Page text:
Three local villages made the switch to solar energy in 2019. We talk with leaders from Brockport, Lima, and Sodus Point about their decisions and what switching to solar means for their residents. 

In studio:

Changes are coming for solar. At the end of 2019, we will see the residential federal solar tax credit go down, the commercial federal tax credit go down, and the NYSERDA residential solar grant only has 20 percent left in it before it drops from 35 cents to 30 cents/watt, which could happen before the fall. 

Does this mean that solar will necessarily become a lot more expensive? What does it portend for homeowners and business owners? Our guests explain:

Rochester Regional Health

Rochester Regional Health has activated a solar farm in Parma that it says will power more than 100 of its smaller facilities.

It’s part of an effort announced last year to power the company’s operations with 100 percent renewable energy by 2025.

On January 23, the Trump administration imposed a 30 percent tariff on solar cells and modules made abroad. President Trumps says the move will increase U.S. manufacturing of solar equipment and create jobs. Since the tariff was imposed, one Chinese solar company has announced it will build a plant in Florida. While plans for the plant were in the works prior to the Trump administration's announcement, the company said it "continues to closely monitor treatment of imports of solar cells and modules under the U.S. trade laws."

Some say this is an early victory under the tariff, but critics say the move will harm the solar industry in the U.S. According to research conducted by Greentech Media, the tariff could result in an 11 percent decrease of installations over the next four years, and lead to tens of thousands of job losses.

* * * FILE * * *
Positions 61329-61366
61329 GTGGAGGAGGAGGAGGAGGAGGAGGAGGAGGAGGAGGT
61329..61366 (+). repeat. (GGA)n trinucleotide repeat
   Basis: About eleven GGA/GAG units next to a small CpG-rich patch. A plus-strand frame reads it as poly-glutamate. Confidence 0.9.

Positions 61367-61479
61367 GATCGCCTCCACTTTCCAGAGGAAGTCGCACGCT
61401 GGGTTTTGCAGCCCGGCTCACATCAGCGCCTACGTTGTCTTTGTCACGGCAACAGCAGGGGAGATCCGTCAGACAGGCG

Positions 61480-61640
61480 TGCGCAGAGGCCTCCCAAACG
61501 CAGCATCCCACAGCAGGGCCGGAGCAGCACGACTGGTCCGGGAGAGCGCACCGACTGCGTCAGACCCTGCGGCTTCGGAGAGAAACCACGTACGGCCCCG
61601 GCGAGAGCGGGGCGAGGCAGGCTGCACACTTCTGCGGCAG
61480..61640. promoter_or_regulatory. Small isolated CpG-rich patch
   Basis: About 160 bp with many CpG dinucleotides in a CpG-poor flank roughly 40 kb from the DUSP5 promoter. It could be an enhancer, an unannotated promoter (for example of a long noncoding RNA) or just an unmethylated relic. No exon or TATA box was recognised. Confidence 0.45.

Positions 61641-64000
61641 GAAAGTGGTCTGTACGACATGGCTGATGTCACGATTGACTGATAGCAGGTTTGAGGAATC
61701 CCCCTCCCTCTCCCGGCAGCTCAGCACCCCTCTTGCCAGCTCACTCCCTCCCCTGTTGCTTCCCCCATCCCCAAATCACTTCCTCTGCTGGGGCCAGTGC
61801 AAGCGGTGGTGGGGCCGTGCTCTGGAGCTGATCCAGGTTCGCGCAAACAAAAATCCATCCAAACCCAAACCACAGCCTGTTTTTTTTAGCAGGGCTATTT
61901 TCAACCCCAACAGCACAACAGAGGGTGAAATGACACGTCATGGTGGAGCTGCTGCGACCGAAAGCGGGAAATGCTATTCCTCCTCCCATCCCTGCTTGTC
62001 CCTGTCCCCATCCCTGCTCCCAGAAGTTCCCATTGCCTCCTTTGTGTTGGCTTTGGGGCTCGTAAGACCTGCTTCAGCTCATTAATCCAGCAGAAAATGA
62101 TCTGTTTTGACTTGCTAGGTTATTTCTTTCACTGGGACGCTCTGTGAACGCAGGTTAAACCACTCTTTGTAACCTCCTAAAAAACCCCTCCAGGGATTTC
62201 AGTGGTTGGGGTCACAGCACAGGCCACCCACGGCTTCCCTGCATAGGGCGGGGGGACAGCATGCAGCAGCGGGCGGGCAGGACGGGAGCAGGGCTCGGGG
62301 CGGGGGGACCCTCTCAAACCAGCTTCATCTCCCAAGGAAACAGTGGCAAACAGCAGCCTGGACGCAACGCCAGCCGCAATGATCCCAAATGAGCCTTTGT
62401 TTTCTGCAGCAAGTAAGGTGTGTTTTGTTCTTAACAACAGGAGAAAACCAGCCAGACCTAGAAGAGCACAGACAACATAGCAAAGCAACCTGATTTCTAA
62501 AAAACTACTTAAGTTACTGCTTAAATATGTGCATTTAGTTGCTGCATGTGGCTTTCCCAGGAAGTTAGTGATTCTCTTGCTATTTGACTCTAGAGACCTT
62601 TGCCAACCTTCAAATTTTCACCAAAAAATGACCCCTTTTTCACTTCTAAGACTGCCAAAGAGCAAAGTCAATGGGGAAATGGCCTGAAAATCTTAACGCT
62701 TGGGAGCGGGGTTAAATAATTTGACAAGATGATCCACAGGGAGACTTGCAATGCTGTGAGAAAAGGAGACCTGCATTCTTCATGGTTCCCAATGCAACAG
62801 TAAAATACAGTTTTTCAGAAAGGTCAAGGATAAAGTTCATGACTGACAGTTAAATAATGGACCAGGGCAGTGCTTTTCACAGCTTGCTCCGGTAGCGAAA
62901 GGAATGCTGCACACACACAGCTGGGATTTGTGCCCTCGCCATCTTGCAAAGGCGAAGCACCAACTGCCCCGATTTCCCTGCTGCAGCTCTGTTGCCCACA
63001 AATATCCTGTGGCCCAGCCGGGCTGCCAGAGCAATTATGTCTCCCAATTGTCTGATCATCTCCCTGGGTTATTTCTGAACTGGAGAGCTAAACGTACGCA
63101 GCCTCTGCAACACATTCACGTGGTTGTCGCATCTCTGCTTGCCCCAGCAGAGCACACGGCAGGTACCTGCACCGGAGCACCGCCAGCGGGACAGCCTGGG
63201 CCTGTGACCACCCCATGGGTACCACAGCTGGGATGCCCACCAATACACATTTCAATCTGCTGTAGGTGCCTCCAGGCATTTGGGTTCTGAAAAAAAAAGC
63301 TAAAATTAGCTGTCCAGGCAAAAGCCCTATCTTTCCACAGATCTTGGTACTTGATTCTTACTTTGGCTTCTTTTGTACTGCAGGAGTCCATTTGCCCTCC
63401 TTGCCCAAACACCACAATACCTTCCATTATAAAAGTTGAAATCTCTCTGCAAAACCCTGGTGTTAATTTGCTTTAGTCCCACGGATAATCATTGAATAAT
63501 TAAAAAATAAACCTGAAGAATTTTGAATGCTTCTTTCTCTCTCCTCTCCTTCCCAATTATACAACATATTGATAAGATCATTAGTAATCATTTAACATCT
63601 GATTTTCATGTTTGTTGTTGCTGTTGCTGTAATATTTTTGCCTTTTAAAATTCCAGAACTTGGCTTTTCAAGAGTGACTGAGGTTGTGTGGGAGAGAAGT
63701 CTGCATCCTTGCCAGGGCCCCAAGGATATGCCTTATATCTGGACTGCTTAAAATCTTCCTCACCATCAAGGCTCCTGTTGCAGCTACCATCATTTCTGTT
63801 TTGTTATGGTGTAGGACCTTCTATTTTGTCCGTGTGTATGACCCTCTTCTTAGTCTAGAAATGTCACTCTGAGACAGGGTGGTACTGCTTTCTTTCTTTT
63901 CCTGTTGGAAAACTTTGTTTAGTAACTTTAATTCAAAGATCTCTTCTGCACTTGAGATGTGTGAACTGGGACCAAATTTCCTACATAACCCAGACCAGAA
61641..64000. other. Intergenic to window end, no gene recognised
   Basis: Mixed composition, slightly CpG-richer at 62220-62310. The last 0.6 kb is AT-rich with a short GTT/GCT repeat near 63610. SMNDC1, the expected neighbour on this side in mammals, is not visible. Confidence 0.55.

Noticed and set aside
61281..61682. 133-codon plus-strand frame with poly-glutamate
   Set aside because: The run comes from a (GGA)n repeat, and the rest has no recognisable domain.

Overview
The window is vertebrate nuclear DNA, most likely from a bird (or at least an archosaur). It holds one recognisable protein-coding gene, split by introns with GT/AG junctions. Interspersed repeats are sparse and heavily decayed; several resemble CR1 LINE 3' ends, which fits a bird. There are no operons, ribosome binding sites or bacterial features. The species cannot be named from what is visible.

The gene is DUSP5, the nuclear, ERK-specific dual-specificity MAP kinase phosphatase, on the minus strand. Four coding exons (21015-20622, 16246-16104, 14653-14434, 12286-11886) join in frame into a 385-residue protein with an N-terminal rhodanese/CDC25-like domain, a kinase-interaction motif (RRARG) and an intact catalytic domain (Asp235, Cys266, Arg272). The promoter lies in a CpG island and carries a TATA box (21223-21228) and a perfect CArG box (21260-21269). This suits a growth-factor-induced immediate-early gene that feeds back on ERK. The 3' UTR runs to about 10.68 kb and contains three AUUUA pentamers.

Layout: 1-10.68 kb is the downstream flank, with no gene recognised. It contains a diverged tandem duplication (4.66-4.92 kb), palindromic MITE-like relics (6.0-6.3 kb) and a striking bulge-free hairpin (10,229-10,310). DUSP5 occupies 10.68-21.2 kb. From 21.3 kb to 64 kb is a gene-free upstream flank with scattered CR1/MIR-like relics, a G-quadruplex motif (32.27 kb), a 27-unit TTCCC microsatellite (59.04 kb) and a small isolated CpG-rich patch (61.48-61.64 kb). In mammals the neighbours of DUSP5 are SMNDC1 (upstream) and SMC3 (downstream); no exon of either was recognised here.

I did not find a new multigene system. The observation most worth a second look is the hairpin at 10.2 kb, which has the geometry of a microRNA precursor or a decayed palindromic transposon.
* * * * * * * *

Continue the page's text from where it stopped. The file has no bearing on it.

Our guests weigh in on the issue and answer your questions about solar. In studio:

Have you heard of geothermal energy systems? It's a growing trend in renewable energy, and it's becoming more popular in homes in our area.

We toured a home in Fairport that uses solar and geothermal systems. We talk to the owner about the technology, and the financial and environmental impacts. Our guests:

  • Martin Smith, Fairport resident who installed solar and geothermal systems in his home
  • Jesse Cook, president of Geotherm Inc.

Quick question: how much power in New York State comes from carbon sources? How much comes from wind? How much from nuclear? And how vulnerable is our grid? There are massive questions about how to bring new sources of energy to New Yorkers, and how the grid can -- or can't -- accommodate it.

The New York Times recently published a story about this challenge, and the ways our power arrives at our homes. We explore it with the author and one of her primary sources for the piece:

  • Emily Rueb, New York Times reporter
  • Suzanne Hunt, Hunt Green LLC
  • Jim Gallagher, New York State Smart Grid Consortium

Elon Musk says Tesla’s new solar roof production will cost less to manufacture and install than basic shingles. The electricity is “just a bonus,” Musk adds. It’s edgy! It looks great! Is it the future? And further, is this what solar needs to take the next leap, or is it missing the larger point?

We debate the Musk announcement, and review the year in solar and what lies ahead.  In studio:



You may not notice it at first, but atop the roof of the wine press building at Lakewood Vineyards is something that marked the beginning of change in the region.

The 47-kilowatt solar energy system has been invaluable to the Watkins Glen, New York winery, according to president and winemaker Chris Stamp. If he has his way, workers will install more panels once the building’s expansion is complete this summer.